Examples abound and demonstrate the many benefits of particularism when it comes to statehood, as opposed to universalist experiments such as the Soviet Union and the more recent invention of the European Union. The history of two languages tell the same story: Ludwig Zamenhof created Esperanto, meant to be a new universal language that heralded a new society along the lines of Immanuel Kant. In contrast, Eliezer Perlman (who later changed his name to Ben Yehuda, “son of Judah”) modernized  ancient Hebrew into a vibrant language that today has more than five million more native speakers than Esperanto. The history of these two tongues embodies the ongoing debate between, as Gordis writes, “those who assert that the nation-state is key to human flourishing and those who see [it] as a source of great evil … ” (p. 61) He rightly points out that the debate is often centered on Israel.

A worryingly and increasing group of people worldwide are trying to erode Israel’s legitimacy by eroding the idea of the ethnic nation-state that underlies it. These individuals attempt to group Israel, the Zionist project, into the pile with failed enterprises like apartheid and communism. Precisely because of this popular trend, those who care about the continued prosperity of the Jewish State need to renew the discussion. Talk about the relationship between the nation-state and human diversity, which leads to that between the nation-state and human freedom, Gordis writes (p. 71).

Finishing the book left me inspired and equipped with the new knowledge I had gained. But also with a sense of urgency because Gordis talks about Israel potentially not existing 50 years from now if wave of Israel detractors continues and grows stronger. To ebb this flow of anti-Israel animus, supporters of Israel  – of all ages, faiths, races, and nationalities – need to shift the debate from Israel to the nation-state in all that it represents.

Finally, Gordis’ book was touching. The sense of a heartfelt personal relationship of the writer to Israel and all it represents really comes across in The Promise of Israel, especially in the part I found most moving. Towards the beginning of the book he talks about the esprit de corps he experienced while sitting in traffic listening to the radio reporter read the letter that the parents of Gilad Shalit wrote to their teenage son, not knowing whether he would ever read it. (Shalit is the Israel Defense Forces soldier whom Hamas took captive in a deadly assault on his troop in June 2006, who returned to Israel in October 2011 and has since begun reintegrating himself into Israeli society.) The entire country was waiting for the boy to return home, and Gordis looked to either side of his car and saw his fellow Israelis also wipe tears from their eyes. Reading that passage brought a tear down my cheek as well, and as I waited for the train to arrive, I knew that what I felt was more than a sense of empathy from reading an emotional paragraph in a book. I, too, felt that sense of human belonging – in my case to the Jewish People, that universal sense of belonging that is yet another reason on the long list of why particularism in the form of nation-states makes so much sense.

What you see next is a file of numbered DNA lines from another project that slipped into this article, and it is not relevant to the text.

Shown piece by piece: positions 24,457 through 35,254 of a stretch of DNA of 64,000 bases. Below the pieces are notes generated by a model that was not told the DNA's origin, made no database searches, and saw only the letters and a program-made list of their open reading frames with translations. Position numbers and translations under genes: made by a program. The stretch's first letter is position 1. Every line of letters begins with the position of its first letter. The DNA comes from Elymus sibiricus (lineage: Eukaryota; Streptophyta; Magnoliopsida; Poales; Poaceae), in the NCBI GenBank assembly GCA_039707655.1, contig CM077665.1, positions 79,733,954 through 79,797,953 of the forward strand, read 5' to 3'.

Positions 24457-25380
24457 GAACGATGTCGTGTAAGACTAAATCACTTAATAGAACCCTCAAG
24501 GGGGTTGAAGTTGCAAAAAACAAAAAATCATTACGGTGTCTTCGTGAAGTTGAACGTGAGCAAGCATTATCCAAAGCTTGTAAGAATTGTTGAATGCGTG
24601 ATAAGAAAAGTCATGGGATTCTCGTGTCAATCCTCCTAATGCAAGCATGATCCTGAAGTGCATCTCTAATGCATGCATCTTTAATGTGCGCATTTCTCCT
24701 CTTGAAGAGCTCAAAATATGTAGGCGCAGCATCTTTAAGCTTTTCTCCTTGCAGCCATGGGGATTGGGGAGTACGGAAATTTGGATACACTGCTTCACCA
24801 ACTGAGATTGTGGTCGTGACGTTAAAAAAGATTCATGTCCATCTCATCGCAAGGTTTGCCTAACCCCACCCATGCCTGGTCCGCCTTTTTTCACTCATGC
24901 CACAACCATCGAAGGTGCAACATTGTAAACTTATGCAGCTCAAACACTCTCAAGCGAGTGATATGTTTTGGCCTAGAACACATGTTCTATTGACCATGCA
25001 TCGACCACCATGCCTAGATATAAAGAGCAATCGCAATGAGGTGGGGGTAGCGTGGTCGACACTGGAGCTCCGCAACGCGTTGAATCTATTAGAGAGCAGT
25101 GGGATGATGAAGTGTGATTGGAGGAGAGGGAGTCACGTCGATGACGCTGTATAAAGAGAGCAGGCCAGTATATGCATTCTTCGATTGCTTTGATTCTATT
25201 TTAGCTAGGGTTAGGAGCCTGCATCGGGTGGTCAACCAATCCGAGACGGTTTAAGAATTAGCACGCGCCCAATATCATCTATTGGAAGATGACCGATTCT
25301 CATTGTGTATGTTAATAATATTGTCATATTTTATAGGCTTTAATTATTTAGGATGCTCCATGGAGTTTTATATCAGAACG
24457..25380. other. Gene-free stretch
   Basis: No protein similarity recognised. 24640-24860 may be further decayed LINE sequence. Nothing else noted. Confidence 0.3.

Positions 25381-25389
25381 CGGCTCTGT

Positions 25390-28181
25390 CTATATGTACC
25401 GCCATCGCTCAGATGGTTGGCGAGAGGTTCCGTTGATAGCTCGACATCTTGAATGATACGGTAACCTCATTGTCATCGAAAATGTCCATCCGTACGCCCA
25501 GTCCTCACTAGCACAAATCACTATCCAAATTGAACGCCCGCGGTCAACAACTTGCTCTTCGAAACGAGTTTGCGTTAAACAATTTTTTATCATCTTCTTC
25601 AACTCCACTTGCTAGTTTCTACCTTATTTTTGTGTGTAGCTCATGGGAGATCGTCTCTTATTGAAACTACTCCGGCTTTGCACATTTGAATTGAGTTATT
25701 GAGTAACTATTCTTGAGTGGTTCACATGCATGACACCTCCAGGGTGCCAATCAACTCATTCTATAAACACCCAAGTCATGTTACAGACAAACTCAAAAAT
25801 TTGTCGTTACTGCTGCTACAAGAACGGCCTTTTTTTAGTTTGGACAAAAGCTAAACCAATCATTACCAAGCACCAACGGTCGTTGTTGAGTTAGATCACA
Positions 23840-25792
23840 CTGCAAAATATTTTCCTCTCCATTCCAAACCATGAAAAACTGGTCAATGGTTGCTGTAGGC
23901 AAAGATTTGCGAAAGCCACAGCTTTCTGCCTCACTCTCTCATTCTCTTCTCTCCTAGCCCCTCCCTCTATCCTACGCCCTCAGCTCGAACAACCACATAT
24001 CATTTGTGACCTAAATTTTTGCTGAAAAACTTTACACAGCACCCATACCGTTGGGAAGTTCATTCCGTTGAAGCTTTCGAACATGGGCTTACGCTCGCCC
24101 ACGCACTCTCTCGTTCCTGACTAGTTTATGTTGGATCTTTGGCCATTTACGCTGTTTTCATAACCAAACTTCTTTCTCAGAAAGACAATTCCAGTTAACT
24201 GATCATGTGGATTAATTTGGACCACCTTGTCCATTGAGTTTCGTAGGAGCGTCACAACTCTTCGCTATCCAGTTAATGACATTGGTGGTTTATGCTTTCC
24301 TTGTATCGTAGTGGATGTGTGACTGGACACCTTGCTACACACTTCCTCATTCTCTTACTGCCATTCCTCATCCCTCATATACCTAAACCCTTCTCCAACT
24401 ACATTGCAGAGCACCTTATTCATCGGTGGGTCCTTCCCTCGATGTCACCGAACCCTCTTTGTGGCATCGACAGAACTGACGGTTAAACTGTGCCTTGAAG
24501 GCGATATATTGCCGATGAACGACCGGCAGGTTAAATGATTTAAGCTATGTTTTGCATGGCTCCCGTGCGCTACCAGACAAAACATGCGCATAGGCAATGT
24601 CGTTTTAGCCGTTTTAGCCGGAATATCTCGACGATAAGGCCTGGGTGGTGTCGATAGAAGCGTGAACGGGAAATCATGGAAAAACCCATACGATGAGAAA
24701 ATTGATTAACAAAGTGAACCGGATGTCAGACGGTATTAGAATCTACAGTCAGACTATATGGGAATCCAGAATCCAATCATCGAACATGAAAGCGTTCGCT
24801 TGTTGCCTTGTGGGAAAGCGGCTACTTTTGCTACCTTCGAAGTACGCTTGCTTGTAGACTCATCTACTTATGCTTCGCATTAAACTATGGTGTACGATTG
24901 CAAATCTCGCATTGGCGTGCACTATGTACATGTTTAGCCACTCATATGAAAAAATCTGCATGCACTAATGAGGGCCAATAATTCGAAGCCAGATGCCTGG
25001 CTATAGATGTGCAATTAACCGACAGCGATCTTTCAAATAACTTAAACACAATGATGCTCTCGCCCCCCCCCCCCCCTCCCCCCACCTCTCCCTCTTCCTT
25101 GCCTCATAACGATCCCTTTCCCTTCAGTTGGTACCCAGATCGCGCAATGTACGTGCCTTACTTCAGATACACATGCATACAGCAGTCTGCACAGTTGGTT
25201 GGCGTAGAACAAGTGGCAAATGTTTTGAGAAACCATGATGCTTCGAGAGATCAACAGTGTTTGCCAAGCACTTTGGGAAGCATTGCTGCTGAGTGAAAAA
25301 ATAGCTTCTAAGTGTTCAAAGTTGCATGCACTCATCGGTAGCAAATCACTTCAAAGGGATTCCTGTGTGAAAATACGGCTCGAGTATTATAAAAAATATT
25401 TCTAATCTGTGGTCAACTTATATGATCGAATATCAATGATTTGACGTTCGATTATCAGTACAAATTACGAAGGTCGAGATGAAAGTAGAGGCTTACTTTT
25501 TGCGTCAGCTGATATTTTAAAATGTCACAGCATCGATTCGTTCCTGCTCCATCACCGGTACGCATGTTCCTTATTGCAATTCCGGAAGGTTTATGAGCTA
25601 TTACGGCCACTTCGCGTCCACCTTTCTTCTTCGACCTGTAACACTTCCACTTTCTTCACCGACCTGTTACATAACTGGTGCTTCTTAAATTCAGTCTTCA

On top of being a terrific overview of this age-old debate, this book is a must-read for anyone concerned about Israel’s prosperity in the modern world and the values, peoples, and history it stands for, and the future of the nation-state for all the potential it holds for other peoples the world over.

Pulled Quote

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In the Marathon of Life, Keep Running

After the tragedy of Monday’s bombings near the finish line of the 117th Boston Marathon, I am reminded of what Winston Churchill said: “If you’re going through hell, keep going.” In the depths of the sorrow and chaos wrought on the celebration of athletic prowess where thousands of athletes and their supporters gathered, it is difficult but necessary to remain steadfast in the quest to continue living our daily lives. Fear, as security expert and author Bruce Schneier wrote in The Atlantic, plays into the hands of the perpetrators.  Once it became chillingly clear that the explosions were the work of terrorists, my thoughts immediately turned to the global threat of indiscriminate violence that rages on in city centers from war-torn Iraq, Afghanistan, and Syria, to places where terror has struck in recent years: Tel Aviv, Mumbai, London, and now Boston.

Lydia Depillis wrote in The New Republic that events like marathons are by nature impossible to secure 100 percent, which makes fear and doubt even tougher to conquer. It is inevitable that such attacks will continue as long as ideology drives people to hate others. The sad yet realistic truth is that these harmful terrorist attacks will continue to shake the communities they impact, both directly and in indirect ways. In spite of the difficulty preventing such senseless acts of violence designed to destroy, 

116th Boston Marathon (2012)